The most obvious difference between riding in the city and pretty much all other riding I’ve done in my life is, expectedly, all the hooplah going on nearby while I’m on the horse. My trainer and I mount at the barn, which is tucked away in a residential area near the southern end of Prospect Park, and then walk our horses a couple blocks to cross through the big traffic circle where Ocean Avenue meets Prospect Park Southwest. This is a huge intersection with multiple lanes of car traffic, motorcycles revving through yellow traffic lights, busses and trucks passing through, and ambulances screaming by with their sirens on. There are bike lanes and pedestrians crossing right next to a lane painted especially for the horses, a bridle path in the middle of essentially every other form of overland conveyance the city has to offer.
Once we make our way into the park through the Ocean Parkway entrance, the bridle path shadows the main roadway in the park–the 3.5 mile loop shared by cars, bicyclists, runners, skateboarders, and pedestrians. Riding next to all of that is sort of like riding in a parade. Everyone looks at the horses since they are such an unusual sight in the city. Most amazed are the little kids walking with their parents, who stop and point, smile and wave, exclaiming “horsies!” (something my heart still says every time I see them too, driving through the country or even when I’m the pedestrian and see them go by in the park). I always smile and wave back to the kids, knowing that for them, this acknowledgment can make them feel somehow connected to this otherwise arcane sight. They get so excited about it and it makes my day. But the most entertaining interactions are those with people walking their dogs. Every dog is flabbergasted by the sight of a so much larger animal, whether it inspires aggression, fear, or simply dumbstruck awe. I love watching their faces when the horses come into view and I can see their carefully constructed place in the world unravelling in their tiny heads. They bark like crazy and I laugh, sometimes sharing that laugh with their owners.
Two months into riding here, I am still amazed at the horses’ nonchalance to all this madness. This situation would cause a complete freakout meltdown for pretty much all of the other horses I’ve ever ridden, but these guys are just used to it. The thing is, horses tend to have a lot on their minds. Even when they seem relaxed, the tiniest thing could set them off. They’re always scanning the world for something that could scare them. They are also painfully aware of group dynamics, particularly among school horses; who follows who, how near will they allow another horse, and their relative speeds are all of paramount importance. That’s why I find it so easy to relate to them. These are all human concerns, too. We are often ruled by our fears, defensive about minor threats that our overactive minds have trumped up to seem like massive problems. We, too, are over-concerned about our place in the pack and what others are doing around us.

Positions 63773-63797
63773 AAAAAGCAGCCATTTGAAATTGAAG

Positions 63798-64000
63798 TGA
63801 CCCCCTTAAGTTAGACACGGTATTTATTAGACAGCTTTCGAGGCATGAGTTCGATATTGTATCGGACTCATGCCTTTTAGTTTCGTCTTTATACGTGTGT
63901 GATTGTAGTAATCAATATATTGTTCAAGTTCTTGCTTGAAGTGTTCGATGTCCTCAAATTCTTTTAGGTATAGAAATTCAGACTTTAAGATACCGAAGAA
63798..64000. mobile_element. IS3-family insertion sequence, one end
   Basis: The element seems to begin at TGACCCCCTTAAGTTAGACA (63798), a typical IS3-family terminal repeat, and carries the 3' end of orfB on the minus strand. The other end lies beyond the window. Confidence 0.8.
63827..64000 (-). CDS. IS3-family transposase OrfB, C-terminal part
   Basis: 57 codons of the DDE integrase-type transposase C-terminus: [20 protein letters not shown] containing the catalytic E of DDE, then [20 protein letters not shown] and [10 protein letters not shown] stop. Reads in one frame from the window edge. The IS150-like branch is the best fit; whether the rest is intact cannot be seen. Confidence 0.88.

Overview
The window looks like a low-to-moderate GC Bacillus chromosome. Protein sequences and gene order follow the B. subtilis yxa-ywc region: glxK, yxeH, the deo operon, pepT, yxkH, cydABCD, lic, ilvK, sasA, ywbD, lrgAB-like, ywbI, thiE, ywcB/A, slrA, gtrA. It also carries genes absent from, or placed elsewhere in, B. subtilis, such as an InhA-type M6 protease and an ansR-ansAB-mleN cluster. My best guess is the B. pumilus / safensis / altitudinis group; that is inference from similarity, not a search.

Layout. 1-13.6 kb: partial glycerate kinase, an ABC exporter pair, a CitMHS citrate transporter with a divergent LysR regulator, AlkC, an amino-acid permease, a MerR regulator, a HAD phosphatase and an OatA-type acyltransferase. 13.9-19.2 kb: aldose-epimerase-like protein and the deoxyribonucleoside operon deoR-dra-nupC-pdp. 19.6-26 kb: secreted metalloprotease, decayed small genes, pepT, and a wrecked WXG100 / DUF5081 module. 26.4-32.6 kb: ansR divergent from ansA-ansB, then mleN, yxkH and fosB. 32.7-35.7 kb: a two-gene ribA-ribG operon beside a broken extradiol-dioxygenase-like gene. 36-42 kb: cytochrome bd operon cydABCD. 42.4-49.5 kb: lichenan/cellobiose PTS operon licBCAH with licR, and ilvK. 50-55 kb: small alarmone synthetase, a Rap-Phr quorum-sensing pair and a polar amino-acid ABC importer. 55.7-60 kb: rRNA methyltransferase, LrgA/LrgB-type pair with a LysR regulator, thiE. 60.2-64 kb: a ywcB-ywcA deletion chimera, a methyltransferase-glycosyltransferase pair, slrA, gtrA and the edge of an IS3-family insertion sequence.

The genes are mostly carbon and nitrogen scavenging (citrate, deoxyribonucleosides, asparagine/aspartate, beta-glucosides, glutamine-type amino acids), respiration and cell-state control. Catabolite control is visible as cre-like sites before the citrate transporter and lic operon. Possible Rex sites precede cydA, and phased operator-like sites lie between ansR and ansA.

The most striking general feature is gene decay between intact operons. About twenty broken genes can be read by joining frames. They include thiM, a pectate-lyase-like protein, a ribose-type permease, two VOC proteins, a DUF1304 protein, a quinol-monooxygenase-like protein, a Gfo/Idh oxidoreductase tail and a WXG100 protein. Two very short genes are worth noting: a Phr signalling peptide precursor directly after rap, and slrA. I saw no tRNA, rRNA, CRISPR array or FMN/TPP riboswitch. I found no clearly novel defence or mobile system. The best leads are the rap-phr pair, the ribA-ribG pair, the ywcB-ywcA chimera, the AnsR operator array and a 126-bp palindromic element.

When it comes down to it, riding is so much more about relating psychologically and emotionally to the horses than it is about any notions of controlling them or having perfect position or whatever other nonsense we think we are doing. Anyone who gets on a horse, whether it be a beginner or the most seasoned veteran, and forgets for one instant that the horse is letting you ride it, is in for a bad awakening one day.
So I ride through this parade route every week, usually more nervous than the horses about all that is going on around us, marveling at their general calm. But I also empathize when that calm is broken, when a bicyclist yells at another or a car’s brakes screech too loudly, and my horse gets startled. The city is an overwhelming place for both of us. Mostly, you just have to let it all slide by without worrying about it too much. You get past the traffic circles, the packed stores and subways, the places of confluence that threaten to overspill with too much humanity, and you enter into the calm refuge under the trees in the park, or cozy in your apartment (or stall). I take a breath and then exhale the tension and anxiety from my muscles, knowing that my horse will feel it and be infected by it. We are working together, and I don’t want to fail him. We are both out of place in the city, but we live here nonetheless and so we just do what we do, and adapt it as best we can.